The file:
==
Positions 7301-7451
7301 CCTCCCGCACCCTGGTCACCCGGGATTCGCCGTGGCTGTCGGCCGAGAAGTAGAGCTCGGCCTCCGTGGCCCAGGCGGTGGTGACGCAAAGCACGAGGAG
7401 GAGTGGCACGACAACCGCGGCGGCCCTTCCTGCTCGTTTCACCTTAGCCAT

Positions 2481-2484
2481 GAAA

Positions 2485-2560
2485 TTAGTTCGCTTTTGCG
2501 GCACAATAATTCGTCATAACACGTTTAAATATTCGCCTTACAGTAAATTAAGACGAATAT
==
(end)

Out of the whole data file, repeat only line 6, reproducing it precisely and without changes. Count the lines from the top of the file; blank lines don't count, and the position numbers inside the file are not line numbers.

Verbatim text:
Positions 2485-2560